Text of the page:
Pasteis de Belem
I’m sure I have blogged on this before, but a recent twitter feed reminded me of a very popular – indeed famous – cafe on the outskirts of Lisbon. Having been lucky enough to visit a couple of times I can recommend it as a must for anybody visiting the capital – I do not have a sweet tooth but the experience is memorable as people queue for the world-famous Pastel de Nata baked within the huge complex of rooms and serving counters at Pasteis de Belem – just outside the capital heading west on the Tejo/Tagus estuary towards Cascais. It is, in effect, a super-cafe, whose history, according to it’s web site’ dates back to its association with a monastry. As a result of the liberal revolution of 1820, all convents and monasteries in Portugal were shut down in 1834, and the clergy and labourers expelled. In an attempt at survival, someone from the monastery offered sweet pastries for sale in the shop; pastries that rapidly became known as ‘Pasteis de Belém’. At that period the area of Belém was still viewed as being far from the city of Lisbon and had a steam-boat service. At the same time, the grandeur of the monastery and the Torre de Belém (the Belém Tower) attracted visitors who soon grew used to savouring the delicious pastries originated in the monastery.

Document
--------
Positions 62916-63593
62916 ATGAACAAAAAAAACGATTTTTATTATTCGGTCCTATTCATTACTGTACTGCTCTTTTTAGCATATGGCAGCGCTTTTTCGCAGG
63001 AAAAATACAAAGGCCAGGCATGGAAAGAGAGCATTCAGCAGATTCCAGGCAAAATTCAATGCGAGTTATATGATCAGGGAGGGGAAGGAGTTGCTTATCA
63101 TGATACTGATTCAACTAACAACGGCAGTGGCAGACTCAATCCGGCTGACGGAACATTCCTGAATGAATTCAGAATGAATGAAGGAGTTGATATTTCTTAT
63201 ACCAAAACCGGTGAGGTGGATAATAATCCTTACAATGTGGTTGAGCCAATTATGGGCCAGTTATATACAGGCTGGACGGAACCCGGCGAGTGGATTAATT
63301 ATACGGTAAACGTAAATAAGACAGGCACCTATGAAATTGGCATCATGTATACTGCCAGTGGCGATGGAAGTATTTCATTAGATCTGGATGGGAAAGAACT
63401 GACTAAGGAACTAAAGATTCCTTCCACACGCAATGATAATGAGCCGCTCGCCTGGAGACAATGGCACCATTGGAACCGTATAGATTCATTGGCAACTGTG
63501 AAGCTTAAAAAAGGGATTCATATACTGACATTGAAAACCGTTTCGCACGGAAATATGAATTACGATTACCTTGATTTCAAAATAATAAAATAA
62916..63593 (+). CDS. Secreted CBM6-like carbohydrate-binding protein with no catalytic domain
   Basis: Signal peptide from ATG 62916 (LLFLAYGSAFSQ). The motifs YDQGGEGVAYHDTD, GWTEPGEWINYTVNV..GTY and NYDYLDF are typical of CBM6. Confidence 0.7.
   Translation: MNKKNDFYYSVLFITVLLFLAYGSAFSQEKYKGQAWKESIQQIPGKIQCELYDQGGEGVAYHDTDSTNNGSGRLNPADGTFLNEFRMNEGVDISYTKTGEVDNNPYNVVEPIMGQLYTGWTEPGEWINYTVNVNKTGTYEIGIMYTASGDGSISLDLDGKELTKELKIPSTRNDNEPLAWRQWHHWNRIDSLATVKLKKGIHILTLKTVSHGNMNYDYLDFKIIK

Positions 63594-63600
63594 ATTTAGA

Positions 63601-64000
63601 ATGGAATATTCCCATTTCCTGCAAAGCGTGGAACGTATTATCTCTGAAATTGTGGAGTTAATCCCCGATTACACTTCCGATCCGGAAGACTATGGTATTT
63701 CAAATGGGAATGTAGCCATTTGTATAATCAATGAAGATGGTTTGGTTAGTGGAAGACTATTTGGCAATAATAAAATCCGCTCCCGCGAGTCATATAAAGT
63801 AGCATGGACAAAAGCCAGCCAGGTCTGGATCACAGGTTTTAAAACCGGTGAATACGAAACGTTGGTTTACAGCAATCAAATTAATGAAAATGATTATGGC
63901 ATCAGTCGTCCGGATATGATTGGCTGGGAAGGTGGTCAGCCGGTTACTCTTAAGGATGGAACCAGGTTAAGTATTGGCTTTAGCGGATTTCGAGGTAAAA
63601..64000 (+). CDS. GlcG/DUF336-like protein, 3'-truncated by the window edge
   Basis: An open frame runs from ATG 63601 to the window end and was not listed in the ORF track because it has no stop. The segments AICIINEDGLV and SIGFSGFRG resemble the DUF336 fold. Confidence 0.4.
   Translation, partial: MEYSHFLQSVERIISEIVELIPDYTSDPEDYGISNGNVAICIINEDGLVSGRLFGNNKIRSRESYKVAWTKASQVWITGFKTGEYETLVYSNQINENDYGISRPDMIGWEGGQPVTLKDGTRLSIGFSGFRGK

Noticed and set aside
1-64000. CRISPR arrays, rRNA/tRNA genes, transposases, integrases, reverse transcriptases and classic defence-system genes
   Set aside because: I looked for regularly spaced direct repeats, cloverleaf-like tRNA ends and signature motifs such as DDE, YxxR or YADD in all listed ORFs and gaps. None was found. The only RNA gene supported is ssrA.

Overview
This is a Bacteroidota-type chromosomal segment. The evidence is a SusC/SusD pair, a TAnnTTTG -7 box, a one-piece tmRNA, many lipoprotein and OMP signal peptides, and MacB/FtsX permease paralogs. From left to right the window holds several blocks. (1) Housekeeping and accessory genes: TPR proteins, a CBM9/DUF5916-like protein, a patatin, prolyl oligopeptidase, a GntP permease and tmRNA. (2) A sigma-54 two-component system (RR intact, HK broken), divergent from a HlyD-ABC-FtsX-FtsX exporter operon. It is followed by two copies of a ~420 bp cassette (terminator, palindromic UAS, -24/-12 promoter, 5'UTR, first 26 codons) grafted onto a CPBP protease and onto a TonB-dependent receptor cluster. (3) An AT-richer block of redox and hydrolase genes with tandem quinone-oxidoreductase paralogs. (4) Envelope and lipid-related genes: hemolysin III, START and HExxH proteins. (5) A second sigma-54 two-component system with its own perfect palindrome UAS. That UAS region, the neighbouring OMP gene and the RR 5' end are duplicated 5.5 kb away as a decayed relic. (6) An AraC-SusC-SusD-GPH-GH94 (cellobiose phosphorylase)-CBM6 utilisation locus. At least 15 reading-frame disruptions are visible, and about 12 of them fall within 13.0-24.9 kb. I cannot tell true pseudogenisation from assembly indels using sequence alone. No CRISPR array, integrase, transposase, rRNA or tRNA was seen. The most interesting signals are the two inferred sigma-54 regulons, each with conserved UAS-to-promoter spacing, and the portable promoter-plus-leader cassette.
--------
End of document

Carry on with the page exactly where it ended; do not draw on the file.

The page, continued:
In 1837, the baking of the ‘Pasteis de Belém’ was begun in buildings joined to the refinery, following the ancient ‘secret recipe’ from the monastery. “Passed on and known exclusively to the master confectioners who hand-crafted the pastries in the ‘secrets room’, this recipe remained unchanged to the present day”.
Certainly is busy nowadays – hugely popular – rated 8th out of 1400+ restaurants in Lisbon on TripAdvisor:
Great You Tube video at http://www.youtube.com/watch?v=nDO7JZN0xvI
I hadn’t realised what a good on-line presence RTP has, including RTP Madeira
Somebody at the clothing outlet Rohan has obviously been reading the blog; the following mail-shot dropped into my inbox overnight:
A photo taken at Rua Nova Quinta Deão in Funchal sent into the Diario on-line yesterday by a reader (photo: David Henriques). The guy is obviously a seasoned levada walker! For somebody who regards a bar-stool as the maximum comfortable distance off ground level this is unthinkable! No idea what he is doing?